I hope you enjoy this local Singaporean local dish as much as I have enjoyed cooking it for this guest post.

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24 COMMENTS... read them below or add one

  1. Rina

    I’ve never seen opeh leave in Malaysia…I wonder what’s the smell it imparts to the dish. Is it like banana leaf?

  2. Bee, I was pleasantly woken up at 6:30am here in Goa by your email! Thank you so much for the opportunity. I wish the photographs had turned out better but more importantly, I hope this post will let more people outside learn about this scrumptious noodle dish in Singapore. I am proud to be a Singaporean and I hope everyone will get a chance to come over to experience the great food here.

    • Oh no, I am sorry that I had woken you up at 6:30 am, I thought you already left India. In any case, thanks so much for guest posting, I really appreciate it. Never mind about the photographs, Asian food is sooooooo hard to photograph and not photogenic!! (Could you imagine the struggles I had when I was shooting for my cookbook??? Gosh!!!). I will have to try out this version of Hokkien mee the next time I am in Singapore. :)

  3. Ju, Thanks!

    Rina- Yes, the Opeh leaf works in the same way as the banana leaf but is less ‘ green’ and raw. It is, in my opinion a little more woody than the banana leaf. Ah, I am lost for words… you have to come and experience for yourself. However not many stalls are using these anymore. Let me know if you want to know which stalls still have it.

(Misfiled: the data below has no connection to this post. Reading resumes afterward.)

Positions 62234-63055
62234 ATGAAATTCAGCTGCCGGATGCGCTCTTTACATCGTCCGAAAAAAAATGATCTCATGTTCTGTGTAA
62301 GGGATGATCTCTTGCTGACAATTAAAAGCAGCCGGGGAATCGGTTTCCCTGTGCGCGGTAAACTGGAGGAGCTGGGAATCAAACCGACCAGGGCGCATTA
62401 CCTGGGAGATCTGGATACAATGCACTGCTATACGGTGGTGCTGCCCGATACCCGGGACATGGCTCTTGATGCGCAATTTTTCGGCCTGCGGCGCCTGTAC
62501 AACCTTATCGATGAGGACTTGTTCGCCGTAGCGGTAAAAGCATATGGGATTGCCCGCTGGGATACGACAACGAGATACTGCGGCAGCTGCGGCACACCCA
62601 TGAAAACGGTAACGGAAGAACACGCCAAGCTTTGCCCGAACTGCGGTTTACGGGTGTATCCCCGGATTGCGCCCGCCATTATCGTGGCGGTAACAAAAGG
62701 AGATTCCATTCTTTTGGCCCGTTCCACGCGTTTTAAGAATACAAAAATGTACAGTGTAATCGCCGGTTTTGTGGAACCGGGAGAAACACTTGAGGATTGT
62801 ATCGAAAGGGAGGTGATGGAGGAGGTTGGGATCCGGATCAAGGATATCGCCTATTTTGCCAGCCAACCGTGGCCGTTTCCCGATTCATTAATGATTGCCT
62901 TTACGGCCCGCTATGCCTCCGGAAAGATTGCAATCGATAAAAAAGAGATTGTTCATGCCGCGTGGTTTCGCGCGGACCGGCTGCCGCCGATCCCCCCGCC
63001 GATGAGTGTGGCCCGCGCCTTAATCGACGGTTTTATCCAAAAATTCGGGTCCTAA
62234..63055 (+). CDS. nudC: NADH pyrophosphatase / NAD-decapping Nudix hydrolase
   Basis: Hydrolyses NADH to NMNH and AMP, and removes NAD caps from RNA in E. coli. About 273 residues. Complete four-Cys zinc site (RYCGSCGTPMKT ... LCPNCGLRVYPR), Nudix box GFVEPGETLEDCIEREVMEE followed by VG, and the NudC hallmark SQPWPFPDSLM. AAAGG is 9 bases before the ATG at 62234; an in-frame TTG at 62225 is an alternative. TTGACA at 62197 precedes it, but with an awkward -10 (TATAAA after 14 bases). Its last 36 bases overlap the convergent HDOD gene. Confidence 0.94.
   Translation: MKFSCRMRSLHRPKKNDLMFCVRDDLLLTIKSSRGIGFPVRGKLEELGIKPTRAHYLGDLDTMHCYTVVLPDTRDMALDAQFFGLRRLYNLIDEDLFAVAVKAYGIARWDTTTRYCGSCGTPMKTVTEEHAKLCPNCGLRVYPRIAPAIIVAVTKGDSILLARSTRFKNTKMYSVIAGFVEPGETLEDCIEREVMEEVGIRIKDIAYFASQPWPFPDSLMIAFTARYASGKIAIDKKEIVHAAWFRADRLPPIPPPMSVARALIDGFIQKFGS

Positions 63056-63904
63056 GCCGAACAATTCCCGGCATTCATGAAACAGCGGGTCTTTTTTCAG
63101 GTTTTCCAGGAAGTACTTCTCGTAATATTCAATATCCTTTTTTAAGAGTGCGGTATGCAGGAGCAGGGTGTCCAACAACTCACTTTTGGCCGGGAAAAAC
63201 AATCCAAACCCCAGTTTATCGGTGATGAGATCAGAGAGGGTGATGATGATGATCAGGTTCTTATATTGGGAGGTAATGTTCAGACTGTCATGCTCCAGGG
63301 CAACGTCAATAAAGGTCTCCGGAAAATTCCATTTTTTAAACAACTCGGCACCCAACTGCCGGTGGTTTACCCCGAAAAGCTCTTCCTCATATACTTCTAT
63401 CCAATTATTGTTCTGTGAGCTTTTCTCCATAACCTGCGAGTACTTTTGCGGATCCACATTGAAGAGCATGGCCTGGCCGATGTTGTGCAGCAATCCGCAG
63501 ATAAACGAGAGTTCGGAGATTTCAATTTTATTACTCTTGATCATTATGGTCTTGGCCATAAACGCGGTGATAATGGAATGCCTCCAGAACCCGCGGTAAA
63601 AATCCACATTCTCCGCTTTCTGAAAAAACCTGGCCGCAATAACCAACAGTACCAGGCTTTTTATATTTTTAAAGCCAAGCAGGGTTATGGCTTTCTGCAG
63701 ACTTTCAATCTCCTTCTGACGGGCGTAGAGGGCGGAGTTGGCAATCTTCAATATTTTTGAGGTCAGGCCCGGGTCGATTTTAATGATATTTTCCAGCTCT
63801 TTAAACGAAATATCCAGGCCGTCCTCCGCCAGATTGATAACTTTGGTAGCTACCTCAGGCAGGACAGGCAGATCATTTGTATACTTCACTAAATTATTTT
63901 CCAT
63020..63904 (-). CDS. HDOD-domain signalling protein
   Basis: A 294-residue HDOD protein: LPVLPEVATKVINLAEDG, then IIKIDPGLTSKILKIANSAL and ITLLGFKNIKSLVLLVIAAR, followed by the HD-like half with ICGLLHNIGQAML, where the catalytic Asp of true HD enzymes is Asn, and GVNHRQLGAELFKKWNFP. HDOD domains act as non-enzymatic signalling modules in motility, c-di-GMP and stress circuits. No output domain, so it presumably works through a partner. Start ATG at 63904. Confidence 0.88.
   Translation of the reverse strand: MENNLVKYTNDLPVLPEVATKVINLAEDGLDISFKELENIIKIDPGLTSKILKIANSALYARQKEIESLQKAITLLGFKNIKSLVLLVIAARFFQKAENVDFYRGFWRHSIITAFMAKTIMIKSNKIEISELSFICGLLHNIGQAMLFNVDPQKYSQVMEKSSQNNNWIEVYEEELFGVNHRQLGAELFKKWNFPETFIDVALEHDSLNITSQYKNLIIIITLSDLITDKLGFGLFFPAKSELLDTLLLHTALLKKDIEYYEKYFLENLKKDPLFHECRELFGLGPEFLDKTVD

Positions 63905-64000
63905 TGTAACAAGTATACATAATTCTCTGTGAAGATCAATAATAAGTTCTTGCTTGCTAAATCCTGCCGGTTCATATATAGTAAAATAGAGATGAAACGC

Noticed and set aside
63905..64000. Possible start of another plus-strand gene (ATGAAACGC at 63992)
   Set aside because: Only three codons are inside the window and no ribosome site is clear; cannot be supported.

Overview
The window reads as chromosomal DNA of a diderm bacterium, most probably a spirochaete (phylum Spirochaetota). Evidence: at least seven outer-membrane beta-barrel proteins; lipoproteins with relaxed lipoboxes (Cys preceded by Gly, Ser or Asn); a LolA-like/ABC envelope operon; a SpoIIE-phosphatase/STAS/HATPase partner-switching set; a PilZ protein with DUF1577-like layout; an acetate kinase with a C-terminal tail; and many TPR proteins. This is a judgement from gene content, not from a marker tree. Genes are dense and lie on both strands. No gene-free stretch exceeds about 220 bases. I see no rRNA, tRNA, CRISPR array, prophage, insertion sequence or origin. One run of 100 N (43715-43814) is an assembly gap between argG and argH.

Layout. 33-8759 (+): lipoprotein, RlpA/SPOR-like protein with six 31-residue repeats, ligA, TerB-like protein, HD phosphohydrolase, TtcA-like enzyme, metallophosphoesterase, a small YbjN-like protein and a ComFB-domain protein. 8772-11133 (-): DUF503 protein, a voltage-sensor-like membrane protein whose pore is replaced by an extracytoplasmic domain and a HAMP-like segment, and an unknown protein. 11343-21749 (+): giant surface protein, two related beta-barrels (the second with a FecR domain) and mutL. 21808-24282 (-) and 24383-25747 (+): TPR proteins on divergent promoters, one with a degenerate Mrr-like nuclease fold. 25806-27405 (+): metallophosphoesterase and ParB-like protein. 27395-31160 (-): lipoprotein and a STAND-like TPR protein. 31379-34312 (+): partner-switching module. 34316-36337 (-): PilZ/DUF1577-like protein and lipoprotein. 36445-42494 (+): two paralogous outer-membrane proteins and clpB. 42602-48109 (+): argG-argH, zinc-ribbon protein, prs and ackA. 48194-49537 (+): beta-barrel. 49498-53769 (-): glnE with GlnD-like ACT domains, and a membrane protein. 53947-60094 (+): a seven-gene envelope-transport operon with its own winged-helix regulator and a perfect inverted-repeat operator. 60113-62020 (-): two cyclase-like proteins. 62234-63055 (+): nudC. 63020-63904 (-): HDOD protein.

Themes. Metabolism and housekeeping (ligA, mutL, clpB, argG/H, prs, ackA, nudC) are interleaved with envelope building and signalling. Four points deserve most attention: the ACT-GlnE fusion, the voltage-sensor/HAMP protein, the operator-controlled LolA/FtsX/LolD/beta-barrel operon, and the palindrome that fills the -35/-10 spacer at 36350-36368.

4. I have had this in one singaporean restaurant in sydney and I absolutely loved it. Thank you so much for sharing this recipe. Finally I can try to recreate it at home.

  5. I have tried all the version of Hokkien Mee and found the best one is fried with dark soya sauce :)

    No matter the food is from Singapore or Malaysia, let the taste do the talking :D

  6. Rina

    Thanks for letting me know. I’ll try to find opeh leaf in KL, wish me luck. Just curious as to what it does to the dish.

  7. being a singaporean living overseas, i am always in search for recipes that reminds me of home. Blogging has heap heaps. I am glad to see this recipe here. Off to collect some prawn heads/shells! This looks far healthier than what we buy in SG too.

  8. wow! this is my absolute favourite and it’s so hard to get it right, whether it’s eating out in China or making my own. I only attempted it once but it was too wet. would it be tastier to deep fry the pork belly bits (ju yao) with the prawns together before throwing them into the stock?

    More room for experiments! thanks for sharing!

  9. asbejna

    Hi Shirley,

    I would love to try cooking this for my family one day. I do have a small request….Do you happen to have the recipe for the sambal chilli too ? I have tried making it many times but unsuccessful. Would really appreciate if you could share the recipe. Thanks a million.

  10. Jerry

    I live in canada but am still hook on Hainese chicken rice that I used to buy from cross street. appreciate if somone can get me that recipe.